Eco-efforts rely on authenticity

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Earth Day and its attendant hoopla is so last-century, but Americans' concern about environmental preservation remains vibrant. So when marketers hitch their brands to preservation issues nowadays, they must make sure they frame their earth-friendliness to satisfy increasingly sophisticated consumers.

That means less and less "greenwashing"-wherein marketers just throw ad dollars at environmental causes-and more tie-ins that ring of authenticity.

The relationships that resonate most with consumers these days involve direct tie-ins between the actual nature or function of a product or service and actions to preserve wildlife or habitats.

Feld Entertainment, producer of Ringling Bros. and Barnum & Bailey circuses, is breeding an endangered elephant species. Canon USA has an extensive environmental program, including scholarships for doctorate students engaged in conservation and environmental science research benefitting national parks.

Dawn has been trying to save ducks from oil spills because the Procter & Gamble Co. dishwashing liquid has been found especially effective in cleaning aquatic animals caught in such disasters.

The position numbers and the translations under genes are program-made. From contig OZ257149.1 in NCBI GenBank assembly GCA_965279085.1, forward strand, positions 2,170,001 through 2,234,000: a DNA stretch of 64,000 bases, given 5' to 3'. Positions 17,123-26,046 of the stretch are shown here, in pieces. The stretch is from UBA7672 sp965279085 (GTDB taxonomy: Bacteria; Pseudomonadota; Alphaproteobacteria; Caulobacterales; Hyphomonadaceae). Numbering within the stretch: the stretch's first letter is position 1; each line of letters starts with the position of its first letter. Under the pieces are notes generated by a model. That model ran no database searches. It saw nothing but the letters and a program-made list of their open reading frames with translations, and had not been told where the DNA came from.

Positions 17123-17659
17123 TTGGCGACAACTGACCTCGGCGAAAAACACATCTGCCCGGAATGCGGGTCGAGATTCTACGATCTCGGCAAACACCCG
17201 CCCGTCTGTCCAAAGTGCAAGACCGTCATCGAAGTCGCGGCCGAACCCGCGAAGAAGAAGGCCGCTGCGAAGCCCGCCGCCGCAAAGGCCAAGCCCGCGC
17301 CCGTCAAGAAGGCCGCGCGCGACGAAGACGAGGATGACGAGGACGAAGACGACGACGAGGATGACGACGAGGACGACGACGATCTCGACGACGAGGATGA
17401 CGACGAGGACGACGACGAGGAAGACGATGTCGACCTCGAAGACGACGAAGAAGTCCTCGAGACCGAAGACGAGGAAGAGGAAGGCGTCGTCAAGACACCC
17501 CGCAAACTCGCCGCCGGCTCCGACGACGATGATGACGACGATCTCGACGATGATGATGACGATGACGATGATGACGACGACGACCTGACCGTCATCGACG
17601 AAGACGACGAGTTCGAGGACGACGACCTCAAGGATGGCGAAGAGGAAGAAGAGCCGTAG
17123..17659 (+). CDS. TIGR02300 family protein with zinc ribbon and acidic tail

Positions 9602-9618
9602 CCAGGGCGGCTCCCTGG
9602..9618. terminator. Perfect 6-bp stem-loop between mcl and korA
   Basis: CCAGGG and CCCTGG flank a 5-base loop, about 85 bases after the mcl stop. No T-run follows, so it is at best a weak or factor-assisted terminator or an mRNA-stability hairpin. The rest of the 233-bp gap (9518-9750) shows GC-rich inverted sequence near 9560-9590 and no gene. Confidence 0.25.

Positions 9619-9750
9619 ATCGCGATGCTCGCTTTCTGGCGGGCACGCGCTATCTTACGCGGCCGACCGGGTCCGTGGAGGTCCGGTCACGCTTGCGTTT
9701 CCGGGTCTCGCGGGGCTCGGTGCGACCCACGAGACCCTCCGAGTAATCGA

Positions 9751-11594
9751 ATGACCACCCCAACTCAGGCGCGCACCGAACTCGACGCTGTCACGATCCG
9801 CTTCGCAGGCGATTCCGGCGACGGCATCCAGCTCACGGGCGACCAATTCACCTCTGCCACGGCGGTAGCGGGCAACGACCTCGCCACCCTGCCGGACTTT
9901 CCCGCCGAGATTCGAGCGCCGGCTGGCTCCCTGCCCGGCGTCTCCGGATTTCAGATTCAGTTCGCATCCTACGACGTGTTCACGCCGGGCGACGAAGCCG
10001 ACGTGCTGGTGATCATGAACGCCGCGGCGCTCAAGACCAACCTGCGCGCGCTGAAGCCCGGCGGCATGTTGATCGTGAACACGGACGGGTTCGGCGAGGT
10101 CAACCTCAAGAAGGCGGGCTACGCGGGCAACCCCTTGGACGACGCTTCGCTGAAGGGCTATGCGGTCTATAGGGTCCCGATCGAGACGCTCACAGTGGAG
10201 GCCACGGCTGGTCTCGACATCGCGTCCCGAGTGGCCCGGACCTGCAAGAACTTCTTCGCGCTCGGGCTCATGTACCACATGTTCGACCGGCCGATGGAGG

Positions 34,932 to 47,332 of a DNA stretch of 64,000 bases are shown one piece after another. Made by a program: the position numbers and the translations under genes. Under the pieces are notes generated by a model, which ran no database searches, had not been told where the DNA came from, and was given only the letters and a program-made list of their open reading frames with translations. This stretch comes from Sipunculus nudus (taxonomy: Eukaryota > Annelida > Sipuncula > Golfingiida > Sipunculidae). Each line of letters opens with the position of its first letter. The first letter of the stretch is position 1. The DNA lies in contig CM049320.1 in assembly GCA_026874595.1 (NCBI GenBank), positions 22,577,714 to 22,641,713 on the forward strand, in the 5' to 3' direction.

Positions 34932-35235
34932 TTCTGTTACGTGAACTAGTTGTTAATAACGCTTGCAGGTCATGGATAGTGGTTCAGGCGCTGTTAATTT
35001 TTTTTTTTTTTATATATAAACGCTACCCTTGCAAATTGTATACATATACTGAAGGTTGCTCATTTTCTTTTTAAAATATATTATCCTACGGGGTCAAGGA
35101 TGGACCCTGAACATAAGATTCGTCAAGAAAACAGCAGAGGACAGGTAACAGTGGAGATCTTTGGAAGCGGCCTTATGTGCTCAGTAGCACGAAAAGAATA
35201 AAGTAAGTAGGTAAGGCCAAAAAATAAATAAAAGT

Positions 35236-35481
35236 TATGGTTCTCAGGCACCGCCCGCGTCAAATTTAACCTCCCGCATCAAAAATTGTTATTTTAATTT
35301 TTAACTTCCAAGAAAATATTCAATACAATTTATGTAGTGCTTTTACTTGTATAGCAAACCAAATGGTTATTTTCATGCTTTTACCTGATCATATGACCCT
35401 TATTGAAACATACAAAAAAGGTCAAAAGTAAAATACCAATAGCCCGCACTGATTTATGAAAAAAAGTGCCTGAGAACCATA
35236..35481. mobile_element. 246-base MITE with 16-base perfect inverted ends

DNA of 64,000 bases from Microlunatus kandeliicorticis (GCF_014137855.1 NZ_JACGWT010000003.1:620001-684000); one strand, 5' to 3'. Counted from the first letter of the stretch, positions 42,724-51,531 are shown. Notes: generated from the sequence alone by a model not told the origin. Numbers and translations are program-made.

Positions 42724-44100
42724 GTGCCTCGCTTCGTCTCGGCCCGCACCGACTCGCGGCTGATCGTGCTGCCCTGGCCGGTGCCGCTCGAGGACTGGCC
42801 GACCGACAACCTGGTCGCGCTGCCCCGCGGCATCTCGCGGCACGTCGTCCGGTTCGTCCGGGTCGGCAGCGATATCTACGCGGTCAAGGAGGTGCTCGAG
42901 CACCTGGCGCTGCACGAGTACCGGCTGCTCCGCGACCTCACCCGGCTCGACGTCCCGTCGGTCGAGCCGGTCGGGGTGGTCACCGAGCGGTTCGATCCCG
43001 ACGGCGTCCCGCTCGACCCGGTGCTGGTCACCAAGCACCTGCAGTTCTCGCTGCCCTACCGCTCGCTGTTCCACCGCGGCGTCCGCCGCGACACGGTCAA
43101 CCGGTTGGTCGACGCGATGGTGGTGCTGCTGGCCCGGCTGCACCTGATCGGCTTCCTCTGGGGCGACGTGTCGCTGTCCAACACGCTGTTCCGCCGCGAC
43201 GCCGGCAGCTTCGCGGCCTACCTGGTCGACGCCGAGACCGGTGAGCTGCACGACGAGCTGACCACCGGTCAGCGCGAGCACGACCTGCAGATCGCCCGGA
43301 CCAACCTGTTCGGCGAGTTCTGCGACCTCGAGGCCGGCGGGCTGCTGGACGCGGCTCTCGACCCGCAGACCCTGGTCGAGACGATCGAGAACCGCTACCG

Norm Thompson Outfitters is expanding its condor-preservation program.

In its chainsaw ads, Stihl promotes a tree-climbing competition sponsored by the International Society of Arborists. And Green Mountain is producing "shade-grown" coffee in Mexico, preserving more of the natural habitat than conventional cultivation.

"The more successful efforts now are those that have a substantive component to them that are more than superficial or short-term, or more than a solely promotional program," says Jaime Matyas, chief operating officer of the National Wildlife Federation.

"Consumers are more savvy and expecting more, and corporations have more to lose by engaging in cause-marketing relationships that aren't authentic," she says.


One of the most remarkable-and controversial-new environmental-marketing gambits comes from Wal-Mart Stores. Justifiably or not, many perceive the nation's largest retailer as rapacious in everything from its human resources practices to the fact that, by building so many new stores, it is eating up land across America.